THE HALF DECENT FOOTBALL MAGAZINE

4 April ~ We've reached 1989 in our look-back at 25 years of WSC. Since his death in 2004, Brian Clough has remained a figure of huge interest – not a year goes by without the appearance of yet another biography claiming to tell the inside story of his time at Derby/Leeds/Forest/etc. But as this editorial from WSC 25 (March 1989) shows, the Clough industry was starting to grate even when he was alive

Who does Brian Clough think he is? Sadly, he now believes that simply being "Brian Clough" is sufficient excuse for any action, however outrageous. When Clough attacks spectators on the pitch at the City Ground, it is not a foolish, out of character action by someone who is much loved within the game. Instead, it a further extension of the depressing development that seems to have taken place in his personality in recent years. Without getting too involved in psychology, Brian Clough, expert manager and lovable rogue, has been largely taken over by the other side of his persona, the professionally controversial loudmouth and occasional yob.

Was it right to hit spectators who had "invaded" the pitch after the Cup game against QPR? No it wasn't. Football fans should not be subjected to this kind of assault every time they celebrate an important victory. Running on to the pitch is not, of course, an essential part of the game, but such exuberance is bound to express itself from time to time, with younger fans, especially, wanting to be close to their heroes. There was nothing threatening or dangerous about the celebrations after the QPR game. So where is the problem?

The assumption that underlies the actions of Clough and his apologists is that those who dared to "trespass" (Maurice Roworth) deserved a clip round the ear. We can assume, then, that Clough's action represented a welcome return to an ancient and much missed disciplinary tradition. You know how the story goes. Society is much more violent now than in the past, when young people had much more respect for their elders and were less inclined to complain about being punched in the face by them. It was painful, but ultimately beneficial, just like National Service.

In the more recent past, pitch invasions were far more common than they are now. Did Bill Shankly, Matt Busby or Bill Nicholson (each of whom had as much influence at their respective clubs as Clough has at Forest) ever find it necessary to march onto the pitch and strike out at a bunch of harmless teenagers?

A "clip round the ear" is an imprecise phrase. A hastily conducted poll here suggests that it refers to a blow by a flat hand to the side of the head. A clenched fist aimed at the face, as witnessed on TV pictures from the City Ground, is quite a different thing. Clough's actions were never likely to prevent the crowd trouble that he claims to have been concerned about. Far from it. Who knows what sort of disturbance might have resulted had he continued to plow in with fists flailing?

Brian Clough is a paradox. An avowed Labour man who advertises the Sun. A man who has brought on some of the best young black players in the country who described African nations as "a load of spear carriers who still eat each other".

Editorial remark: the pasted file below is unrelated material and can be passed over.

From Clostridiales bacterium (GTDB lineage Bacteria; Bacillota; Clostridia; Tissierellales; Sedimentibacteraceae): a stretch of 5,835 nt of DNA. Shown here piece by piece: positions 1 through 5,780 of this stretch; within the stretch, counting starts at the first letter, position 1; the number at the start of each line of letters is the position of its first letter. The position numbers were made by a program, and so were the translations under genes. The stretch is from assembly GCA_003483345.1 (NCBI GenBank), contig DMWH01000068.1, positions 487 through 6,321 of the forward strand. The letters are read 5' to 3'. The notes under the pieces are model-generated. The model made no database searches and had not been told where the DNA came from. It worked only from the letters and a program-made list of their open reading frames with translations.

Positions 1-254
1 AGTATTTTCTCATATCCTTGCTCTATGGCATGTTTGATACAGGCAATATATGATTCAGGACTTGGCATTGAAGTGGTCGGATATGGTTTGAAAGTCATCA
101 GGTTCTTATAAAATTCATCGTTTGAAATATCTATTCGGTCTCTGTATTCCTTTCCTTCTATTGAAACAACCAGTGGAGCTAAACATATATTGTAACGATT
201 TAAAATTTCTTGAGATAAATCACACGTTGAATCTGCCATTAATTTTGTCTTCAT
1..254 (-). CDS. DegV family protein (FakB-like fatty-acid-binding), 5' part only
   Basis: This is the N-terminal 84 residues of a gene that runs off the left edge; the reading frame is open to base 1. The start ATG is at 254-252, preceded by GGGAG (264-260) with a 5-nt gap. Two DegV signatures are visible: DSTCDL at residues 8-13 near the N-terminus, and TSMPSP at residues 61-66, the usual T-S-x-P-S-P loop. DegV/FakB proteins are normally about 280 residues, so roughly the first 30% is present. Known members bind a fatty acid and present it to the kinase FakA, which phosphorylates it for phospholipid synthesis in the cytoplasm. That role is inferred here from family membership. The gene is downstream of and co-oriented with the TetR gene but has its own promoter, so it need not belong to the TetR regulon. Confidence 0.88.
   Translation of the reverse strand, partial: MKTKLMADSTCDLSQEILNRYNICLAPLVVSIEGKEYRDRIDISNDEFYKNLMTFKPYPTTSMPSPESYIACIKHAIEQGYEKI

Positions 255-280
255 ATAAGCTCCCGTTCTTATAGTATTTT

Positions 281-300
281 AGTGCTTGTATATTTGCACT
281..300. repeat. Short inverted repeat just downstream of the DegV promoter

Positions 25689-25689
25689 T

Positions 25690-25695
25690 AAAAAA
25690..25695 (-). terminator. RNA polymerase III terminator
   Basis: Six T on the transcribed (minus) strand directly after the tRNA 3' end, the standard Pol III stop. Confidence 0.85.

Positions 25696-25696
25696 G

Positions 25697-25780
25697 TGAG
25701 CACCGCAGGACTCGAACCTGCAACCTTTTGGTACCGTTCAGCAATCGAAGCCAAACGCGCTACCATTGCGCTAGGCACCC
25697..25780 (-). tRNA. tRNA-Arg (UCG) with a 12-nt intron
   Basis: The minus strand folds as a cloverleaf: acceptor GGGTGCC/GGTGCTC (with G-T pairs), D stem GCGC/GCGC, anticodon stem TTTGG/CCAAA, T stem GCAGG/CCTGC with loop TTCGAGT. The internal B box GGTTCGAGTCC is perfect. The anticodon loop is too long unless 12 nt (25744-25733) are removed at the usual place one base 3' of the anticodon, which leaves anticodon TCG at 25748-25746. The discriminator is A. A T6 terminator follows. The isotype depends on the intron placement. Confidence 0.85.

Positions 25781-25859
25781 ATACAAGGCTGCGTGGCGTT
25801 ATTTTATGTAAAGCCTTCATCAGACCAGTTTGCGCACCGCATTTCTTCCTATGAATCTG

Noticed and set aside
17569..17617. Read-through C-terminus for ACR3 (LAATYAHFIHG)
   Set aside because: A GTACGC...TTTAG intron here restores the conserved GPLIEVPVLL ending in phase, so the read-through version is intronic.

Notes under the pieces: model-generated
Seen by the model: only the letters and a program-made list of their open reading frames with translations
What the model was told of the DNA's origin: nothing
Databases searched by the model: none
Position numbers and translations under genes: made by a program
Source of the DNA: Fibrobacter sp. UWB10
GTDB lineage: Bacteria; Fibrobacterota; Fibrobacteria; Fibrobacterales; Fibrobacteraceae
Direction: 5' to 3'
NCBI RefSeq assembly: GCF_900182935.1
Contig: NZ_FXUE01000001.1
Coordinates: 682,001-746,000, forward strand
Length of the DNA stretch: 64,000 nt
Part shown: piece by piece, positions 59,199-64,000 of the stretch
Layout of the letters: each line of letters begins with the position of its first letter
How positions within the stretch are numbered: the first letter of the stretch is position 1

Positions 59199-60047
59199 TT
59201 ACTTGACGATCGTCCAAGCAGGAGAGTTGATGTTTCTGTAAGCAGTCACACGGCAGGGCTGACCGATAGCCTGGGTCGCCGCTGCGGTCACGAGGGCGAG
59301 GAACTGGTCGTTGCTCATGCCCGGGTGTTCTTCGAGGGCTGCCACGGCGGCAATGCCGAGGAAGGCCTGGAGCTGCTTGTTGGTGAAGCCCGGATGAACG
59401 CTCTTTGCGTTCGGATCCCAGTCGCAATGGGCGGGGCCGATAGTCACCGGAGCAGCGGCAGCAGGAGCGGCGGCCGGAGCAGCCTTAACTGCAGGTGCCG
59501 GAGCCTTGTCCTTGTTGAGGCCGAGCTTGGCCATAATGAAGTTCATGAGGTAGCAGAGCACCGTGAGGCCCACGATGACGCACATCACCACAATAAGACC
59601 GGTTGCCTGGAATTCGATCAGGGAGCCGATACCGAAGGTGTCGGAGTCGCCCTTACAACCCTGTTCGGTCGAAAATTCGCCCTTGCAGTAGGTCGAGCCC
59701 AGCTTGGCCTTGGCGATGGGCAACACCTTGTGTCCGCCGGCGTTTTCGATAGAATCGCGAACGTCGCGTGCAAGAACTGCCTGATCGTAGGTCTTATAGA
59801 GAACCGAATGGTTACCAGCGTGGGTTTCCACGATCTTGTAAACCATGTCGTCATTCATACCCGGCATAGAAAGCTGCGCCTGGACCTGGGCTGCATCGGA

In the last few years, his wilful publicity seeking – well-paid outbursts in selected tabloids – has become increasingly tiresome. He is undoubtedly one of the best football managers in England, with frank and wittily expressed opinions which enliven otherwise dull TV coverage of football. His views on the intrigues and fumblings of football's bosses usually struck a chord with supporters. But he seems to have lost touch with the reasons for his popularity and has become enamoured with the idea of being controversial purely for the sake of it.

Much of the blame for this belongs with our deservedly-maligned tabloid press. They didn't create the old Brian Clough, but they have moulded the new one to fit their needs. His ability to come up with outspoken comment on the issues of the day has been transformed into a useful back page filler, unleashed on the world when there is nothing else of note going on.

Any story can be given an extra day's life by incorporating The Clough Judgement. A moribund issue can be expanded to fill a page if you can get Brian to comment in his own inimitable style (which has become so hackneyed that even the Sun's ghostwriters are now capable of mimicking).

He allows his name to be associated with any old crap that his Fleet St employers decide to write for him. The "man of the people" has become a man of the media, for the sake of hard cash and an abundant willingness to dispense with principles whenever necessary. His actions at the City Ground confirm the transformation. The old Brian Clough was occasionally infuriating but more often both amusing and perceptive. The new one is just a pain.

Comments (1)
Comment by trashcan 2011-04-05 13:34:09

Nobody ever said Clough was perfect, and he certainly upset lots of people during his career. However, like it or not, this adds to the legend of the man - a flawless, goody two shoes would have been far less appealling and much of the public's love for him is as a result of his willingness to do his own thing, regardless of conventions or public opinion. Consequently he overstepped the mark on many occasions. The oft quoted anecdotes receive such a regular airing precisely because he said and did what he wanted to do. Clough's life and numerous biographies are full of light and dark, and tragi-comic in the extreme. We shouldn't call him a saint but we shouldn't deny his greatness either.

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